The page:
Shu Yun, the Silent Tempest
This is like a Dragon-Style Twins that costs three mana, which is WAY better. Shu Yun not only bashes for tons of damage, he’s incredibly hard to block, and he threatens to double strike up any of your creatures. Add another card to the pile of “awesome Jeskai cards that really want cantrips,” which makes me think that the cantrips are going to be higher picks than they look.
Even the turbo delve decks don’t want to delve this badly, since a vanilla 2/1 for 2 is pretty close to being down half a card or so. This is playable, but not a keeper if you have any better options.
I love the design on this card, and it’s extremely powerful to boot. Bouncing their 5/5 and playing your own is a huge swing, and this is a format full of gigantic creatures. It costs a lot of mana, but does something impactful right away, and you even have the option of bouncing your own creature in response to removal, which is a sick 2-for-1.
I’m braced for the flood of “but isn’t it Time Walk!!?” comments, so bring them on. I can’t fault anyone for saying as much, but the reality of the situation is that this is a very expensive Time Walk, which makes it much more difficult to use effectively. In order to really get value out of Temporal Trespass, you need a heavy-delve deck, and there are better ways to use your graveyard than this. It will give you an extra attack if you are already in a position to attack, an extra land drop at a point in the game where that doesn’t really matter, and a draw step. That’s not worth the mana and effort it takes to use this, and I think this will be one of the more overrated cards in the set. It’s like how much less broken Treasure Cruise is in Limited compared to Constructed, and this card is much worse than Cruise in Limited.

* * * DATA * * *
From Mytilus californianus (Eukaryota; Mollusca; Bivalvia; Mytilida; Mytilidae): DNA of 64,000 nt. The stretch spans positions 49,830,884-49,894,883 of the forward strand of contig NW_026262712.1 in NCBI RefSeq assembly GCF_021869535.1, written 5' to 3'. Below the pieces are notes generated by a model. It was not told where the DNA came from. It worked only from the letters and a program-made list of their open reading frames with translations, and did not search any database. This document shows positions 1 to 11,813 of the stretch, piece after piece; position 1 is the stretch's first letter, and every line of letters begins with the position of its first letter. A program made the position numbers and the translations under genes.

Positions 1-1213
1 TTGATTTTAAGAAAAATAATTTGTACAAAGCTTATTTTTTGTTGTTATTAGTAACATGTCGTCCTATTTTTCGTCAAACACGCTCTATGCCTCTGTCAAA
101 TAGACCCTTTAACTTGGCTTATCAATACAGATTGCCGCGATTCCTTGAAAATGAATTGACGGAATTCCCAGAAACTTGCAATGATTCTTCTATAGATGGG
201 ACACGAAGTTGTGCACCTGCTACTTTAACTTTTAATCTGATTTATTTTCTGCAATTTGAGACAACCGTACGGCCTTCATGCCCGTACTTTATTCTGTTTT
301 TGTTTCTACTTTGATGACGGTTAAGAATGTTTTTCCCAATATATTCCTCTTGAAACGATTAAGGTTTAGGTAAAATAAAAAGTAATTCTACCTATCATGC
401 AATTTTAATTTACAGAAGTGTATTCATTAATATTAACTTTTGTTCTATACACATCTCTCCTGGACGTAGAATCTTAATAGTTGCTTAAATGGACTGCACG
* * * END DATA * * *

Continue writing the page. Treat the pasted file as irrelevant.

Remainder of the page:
The only thing keeping Torrent Elemental from being a perfect 5.0 is that it doesn’t win you games where you are really far behind. It does crush any game in which you are attacking, does a good job stabilizing against a normal board, and is even very hard to kill if you have any delve at all. Add to that the easy casting cost and you have a winner. This may well be the best card in the set.
Now this is a punishing bounce spell. It is a little limited in what it can target, but it makes your opponent skip a draw step while also forcing them to recast their creature. A lot of combats are going to end in tears (and re-drawn creatures) because of this card, with any Whisking of flipped morphs breaking games wide open. It doesn’t remove blockers or get cast end of turn, which is all that’s holding it back from being a 3.5, but it’s still a great card.